Experiences withAttention deficit hyperactivity disorder (ADHD)
What causes attention deficit hyperactivity disorder (ADHD)?
The exact cause of ADHD is unknown, but the condition has been shown to run in families.
Research has also identified a number of possible differences in the brains of people with ADHD when compared with those without the condition.
Other factors suggested as potentially having a role in ADHD include:
- being born prematurely (before the 37th week of pregnancy)
- having a low birthweight
- smoking or alcohol or drug abuse during pregnancy
ADHD can occur in people of any intellectual ability, although it's more common in people with learning difficulties.
How attention deficit hyperactivity disorder (ADHD) is treated
For children with ADHD, although there's no cure, it can be managed with appropriate educational support, advice and support for parents and affected children, alongside medicine, if necessary.
For adults with ADHD, medicine is often the first treatment offered, although psychological therapies such as cognitive behavioural therapy (CBT) may also help.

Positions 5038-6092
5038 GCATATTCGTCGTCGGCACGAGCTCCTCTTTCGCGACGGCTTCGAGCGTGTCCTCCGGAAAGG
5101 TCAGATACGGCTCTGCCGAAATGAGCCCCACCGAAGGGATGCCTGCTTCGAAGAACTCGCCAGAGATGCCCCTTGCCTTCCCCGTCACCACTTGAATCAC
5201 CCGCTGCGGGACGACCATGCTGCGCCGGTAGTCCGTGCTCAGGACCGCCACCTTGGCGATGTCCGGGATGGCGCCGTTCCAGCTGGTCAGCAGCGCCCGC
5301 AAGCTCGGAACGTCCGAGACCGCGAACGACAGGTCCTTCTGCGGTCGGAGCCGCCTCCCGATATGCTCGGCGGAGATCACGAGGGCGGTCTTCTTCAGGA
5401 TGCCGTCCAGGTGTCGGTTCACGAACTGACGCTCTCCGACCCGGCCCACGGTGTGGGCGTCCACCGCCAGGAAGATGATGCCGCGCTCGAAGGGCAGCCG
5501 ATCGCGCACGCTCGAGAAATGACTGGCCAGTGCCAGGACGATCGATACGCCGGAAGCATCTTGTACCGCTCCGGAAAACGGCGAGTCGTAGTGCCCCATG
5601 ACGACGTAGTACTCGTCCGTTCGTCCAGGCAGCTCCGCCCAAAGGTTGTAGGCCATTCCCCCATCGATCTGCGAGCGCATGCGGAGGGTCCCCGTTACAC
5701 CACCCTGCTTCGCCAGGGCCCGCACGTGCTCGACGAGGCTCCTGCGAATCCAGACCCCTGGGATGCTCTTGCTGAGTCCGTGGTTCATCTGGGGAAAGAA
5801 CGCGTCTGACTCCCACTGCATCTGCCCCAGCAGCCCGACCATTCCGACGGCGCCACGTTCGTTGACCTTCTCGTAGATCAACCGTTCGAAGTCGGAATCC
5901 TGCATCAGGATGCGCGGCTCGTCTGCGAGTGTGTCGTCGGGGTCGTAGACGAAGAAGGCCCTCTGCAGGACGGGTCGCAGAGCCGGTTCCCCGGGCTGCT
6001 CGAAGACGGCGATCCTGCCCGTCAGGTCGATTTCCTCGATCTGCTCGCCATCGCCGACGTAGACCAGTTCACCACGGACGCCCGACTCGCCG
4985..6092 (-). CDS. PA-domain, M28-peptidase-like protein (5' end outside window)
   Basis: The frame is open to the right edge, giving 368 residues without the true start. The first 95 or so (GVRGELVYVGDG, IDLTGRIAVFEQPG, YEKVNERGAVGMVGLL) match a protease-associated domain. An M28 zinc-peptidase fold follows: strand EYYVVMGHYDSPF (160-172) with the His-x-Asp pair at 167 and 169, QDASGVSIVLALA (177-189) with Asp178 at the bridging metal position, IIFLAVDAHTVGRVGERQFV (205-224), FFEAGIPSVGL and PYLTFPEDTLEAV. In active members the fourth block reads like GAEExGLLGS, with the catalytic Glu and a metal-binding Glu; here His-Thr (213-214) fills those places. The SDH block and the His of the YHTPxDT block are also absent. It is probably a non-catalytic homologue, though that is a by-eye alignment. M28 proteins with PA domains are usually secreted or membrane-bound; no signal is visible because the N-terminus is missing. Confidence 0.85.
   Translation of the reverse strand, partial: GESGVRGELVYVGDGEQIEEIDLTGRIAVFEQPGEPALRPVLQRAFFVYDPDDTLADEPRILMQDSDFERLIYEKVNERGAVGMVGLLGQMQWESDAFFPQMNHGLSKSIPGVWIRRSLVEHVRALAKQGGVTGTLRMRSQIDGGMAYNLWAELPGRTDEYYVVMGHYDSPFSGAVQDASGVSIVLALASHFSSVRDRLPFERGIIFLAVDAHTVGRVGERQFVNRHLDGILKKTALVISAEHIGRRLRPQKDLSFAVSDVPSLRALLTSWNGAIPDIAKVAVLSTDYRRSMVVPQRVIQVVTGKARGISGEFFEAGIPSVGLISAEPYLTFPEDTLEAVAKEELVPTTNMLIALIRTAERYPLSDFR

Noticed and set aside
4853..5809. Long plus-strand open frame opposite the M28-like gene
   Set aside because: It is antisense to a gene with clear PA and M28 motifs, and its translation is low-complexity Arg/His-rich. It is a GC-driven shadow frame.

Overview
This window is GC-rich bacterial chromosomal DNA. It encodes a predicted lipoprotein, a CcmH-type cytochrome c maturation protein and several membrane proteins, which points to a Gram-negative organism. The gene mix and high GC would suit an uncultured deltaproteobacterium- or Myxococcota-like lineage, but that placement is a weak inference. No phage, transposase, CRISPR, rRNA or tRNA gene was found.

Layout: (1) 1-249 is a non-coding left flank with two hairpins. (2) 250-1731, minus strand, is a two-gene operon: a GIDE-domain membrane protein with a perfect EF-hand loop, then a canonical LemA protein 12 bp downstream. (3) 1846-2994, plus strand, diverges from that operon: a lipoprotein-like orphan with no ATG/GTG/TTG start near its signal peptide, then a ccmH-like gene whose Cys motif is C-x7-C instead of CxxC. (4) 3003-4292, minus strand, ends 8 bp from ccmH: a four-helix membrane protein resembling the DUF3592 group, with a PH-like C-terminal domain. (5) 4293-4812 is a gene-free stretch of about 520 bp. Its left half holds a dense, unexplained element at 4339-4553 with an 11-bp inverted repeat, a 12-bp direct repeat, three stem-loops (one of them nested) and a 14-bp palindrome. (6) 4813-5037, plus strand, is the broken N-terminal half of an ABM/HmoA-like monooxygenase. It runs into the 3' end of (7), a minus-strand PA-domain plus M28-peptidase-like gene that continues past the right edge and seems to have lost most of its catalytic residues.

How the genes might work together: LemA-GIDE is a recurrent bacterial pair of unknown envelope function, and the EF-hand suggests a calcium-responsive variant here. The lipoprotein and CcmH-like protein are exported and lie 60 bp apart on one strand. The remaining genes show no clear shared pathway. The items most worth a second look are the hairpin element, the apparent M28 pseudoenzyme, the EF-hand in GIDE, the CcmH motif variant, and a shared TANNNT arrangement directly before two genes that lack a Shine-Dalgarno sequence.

Symptoms of attention deficit hyperactivity disorder include a short attention span, constantly fidgeting and acting without thinking.
Attention deficit hyperactivity disorder can often be treated with medicines and talking therapies.
It's not clear what causes attention deficit hyperactivity disorder, but it tends to run in families.
Symptoms of attention deficit hyperactivity disorder (ADHD)
The symptoms of attention deficit hyperactivity disorder (ADHD) can be categorised into 2 types of behavioural problems:
- inattentiveness (difficulty concentrating and focusing)
- hyperactivity and impulsiveness
Many people with ADHD have problems that fall into both these categories, but this is not always the case.
For example, around 2 to 3 in 10 people with the condition have problems with concentrating and focusing, but not with hyperactivity or impulsiveness.
This form of ADHD is also known as attention deficit disorder (ADD). ADD can sometimes go unnoticed because the symptoms may be less obvious.
ADHD is more often diagnosed in boys than girls. Girls are more likely to have symptoms of inattentiveness only, and are less likely to show disruptive behaviour that makes ADHD symptoms more obvious. This means girls who have ADHD may not always be diagnosed.
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